Partly solved Rubik's cube where the top part is yellow

Good innovation practices are vital

Unleash creative potential with data-backed decisions, cultivate a growth mindset, and conquer biases for a thriving innovation culture.

Effective innovation practices empower managers to make well-informed decisions using reliable data. These practices can continuously be improved. Recognizing that numerous decisions are grounded in assumptions and that we are susceptible to our own biases is a crucial initial step.

Co-author Øyvind Lillerødvann, Business Developer for Data-driven Innovation at Kantega.

This article is part of a series where we share experiences from a learning project on innovation accounting and innovation systems. To learn more about the background for the learning project and the problem statement we recommend reading these articles first: 

The cornerstone of good innovation practice begins with good leadership. Establishing a culture that integrates innovative thinking and work processes is essential. To accomplish this, leaders must guide their teams, develop a supportive framework for innovation, and facilitate that those who will do the job are given the opportunity to develop the necessary skills and expertise.

It helps to have a growth mindset

To enhance our abilities, adopting a growth mindset is advantageous. We may have limited experience or training in innovation, or we may be fairly skilled yet recognize room for improvement (demonstrating a growth mindset). To innovate and generate value by enhancing or developing products and services, we must allocate space for refining practices and evolving our thought processes.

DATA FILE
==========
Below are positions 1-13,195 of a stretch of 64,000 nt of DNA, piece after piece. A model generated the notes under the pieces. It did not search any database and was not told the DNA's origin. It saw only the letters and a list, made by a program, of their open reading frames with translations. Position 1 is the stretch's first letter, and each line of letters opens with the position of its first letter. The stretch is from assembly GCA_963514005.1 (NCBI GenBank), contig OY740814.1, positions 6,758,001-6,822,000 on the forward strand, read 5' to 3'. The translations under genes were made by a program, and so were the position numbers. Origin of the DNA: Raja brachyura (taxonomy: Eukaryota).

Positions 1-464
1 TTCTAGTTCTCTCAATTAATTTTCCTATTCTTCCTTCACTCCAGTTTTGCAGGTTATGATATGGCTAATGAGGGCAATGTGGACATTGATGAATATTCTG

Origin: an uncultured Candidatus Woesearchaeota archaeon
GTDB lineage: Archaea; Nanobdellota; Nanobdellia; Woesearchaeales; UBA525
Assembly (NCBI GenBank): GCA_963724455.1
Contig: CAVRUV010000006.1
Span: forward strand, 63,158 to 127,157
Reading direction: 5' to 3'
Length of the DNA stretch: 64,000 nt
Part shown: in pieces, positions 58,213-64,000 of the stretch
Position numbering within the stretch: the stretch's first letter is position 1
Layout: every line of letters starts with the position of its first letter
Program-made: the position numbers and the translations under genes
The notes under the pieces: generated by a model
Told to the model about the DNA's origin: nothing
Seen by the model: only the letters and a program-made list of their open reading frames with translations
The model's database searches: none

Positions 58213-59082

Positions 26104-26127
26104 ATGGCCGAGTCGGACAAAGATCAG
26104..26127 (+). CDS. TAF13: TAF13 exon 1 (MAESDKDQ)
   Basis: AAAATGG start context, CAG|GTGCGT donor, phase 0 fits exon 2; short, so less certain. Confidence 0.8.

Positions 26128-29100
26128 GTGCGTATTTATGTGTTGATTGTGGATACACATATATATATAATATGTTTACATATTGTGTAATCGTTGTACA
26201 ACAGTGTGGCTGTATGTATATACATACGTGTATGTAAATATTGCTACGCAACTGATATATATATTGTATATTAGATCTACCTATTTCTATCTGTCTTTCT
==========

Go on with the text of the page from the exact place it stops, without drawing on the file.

Transformation is a gradual process, and we cannot expect to become exceptional performers instantly. While that may not be the ultimate goal, a team can more readily achieve success with the guidance of a skilled coach or "team mentor."


What aspects should be focused on during training?

The essence of innovation practice dictates that a product cannot be scaled until the business model has been validated. Initially, it is crucial to assess whether an idea addresses real needs. Once this has been validated, it is then appropriate to contemplate potential solutions, bearing in mind the importance of validating our assumptions.

KSSO's innovation framework outlines a product life cycle that demonstrates how to incrementally reduce uncertainty by verifying assumptions at each stage. This approach minimizes the risk of expending excessive resources on an unviable idea. Identifying early on that there is no demand enables us to avoid unnecessary development costs.


Understanding facts, beliefs, and risks

Before embarking on an innovation journey, it is essential to recognize the need for change. Unfortunately, many innovation projects invest significant resources in a single idea without realizing tangible results. Various factors could be pointed at when a new product fail, such as high stakes, bad luck, or even a well-designed product with insufficient marketing. With a growth mindset, the focus should be on improving future endeavors.

The first step involves acknowledging that relying on intuition or outdated information may lead to mistakes or missed opportunities. This realization highlights the importance of managers establishing supportive frameworks and encouraging innovative thinking and practices.


Beware of cognitive biases

Numerous cognitive pitfalls can negatively impact product development, making it crucial to remain mindful of our inherent biases and how they shape our understanding and decision-making.

Here are some examples of common cognitive biases:

  • Confirmation bias: The tendency to interpret information in a way that confirms one's preexisting beliefs, while disregarding information that contradicts them.
  • Dunning-Kruger effect: The phenomenon where individuals with limited knowledge or expertise in a subject overestimate their abilities.
  • In-group bias: The inclination to favor or trust members of one's own social group over those outside of it.